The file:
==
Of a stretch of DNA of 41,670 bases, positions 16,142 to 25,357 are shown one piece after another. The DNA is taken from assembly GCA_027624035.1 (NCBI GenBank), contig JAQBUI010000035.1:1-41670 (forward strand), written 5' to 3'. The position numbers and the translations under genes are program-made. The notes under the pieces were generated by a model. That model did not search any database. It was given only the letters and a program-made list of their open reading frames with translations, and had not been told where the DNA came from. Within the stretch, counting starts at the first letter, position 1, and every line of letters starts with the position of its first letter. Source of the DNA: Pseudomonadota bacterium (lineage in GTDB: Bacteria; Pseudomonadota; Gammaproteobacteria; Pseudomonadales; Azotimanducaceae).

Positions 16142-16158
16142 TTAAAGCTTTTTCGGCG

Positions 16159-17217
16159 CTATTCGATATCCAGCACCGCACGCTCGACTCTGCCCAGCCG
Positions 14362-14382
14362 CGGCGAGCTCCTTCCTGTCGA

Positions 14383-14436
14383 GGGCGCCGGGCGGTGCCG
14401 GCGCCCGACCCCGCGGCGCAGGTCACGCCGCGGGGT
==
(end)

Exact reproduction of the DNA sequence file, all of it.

Of a stretch of DNA of 41,670 bases, positions 16,142 to 25,357 are shown one piece after another. The DNA is taken from assembly GCA_027624035.1 (NCBI GenBank), contig JAQBUI010000035.1:1-41670 (forward strand), written 5' to 3'. The position numbers and the translations under genes are program-made. The notes under the pieces were generated by a model. That model did not search any database. It was given only the letters and a program-made list of their open reading frames with translations, and had not been told where the DNA came from. Within the stretch, counting starts at the first letter, position 1, and every line of letters starts with the position of its first letter. Source of the DNA: Pseudomonadota bacterium (lineage in GTDB: Bacteria; Pseudomonadota; Gammaproteobacteria; Pseudomonadales; Azotimanducaceae).

Positions 16142-16158
16142 TTAAAGCTTTTTCGGCG

Positions 16159-17217
16159 CTATTCGATATCCAGCACCGCACGCTCGACTCTGCCCAGCCG
Positions 14362-14382
14362 CGGCGAGCTCCTTCCTGTCGA

Positions 14383-14436
14383 GGGCGCCGGGCGGTGCCG
14401 GCGCCCGACCCCGCGGCGCAGGTCACGCCGCGGGGT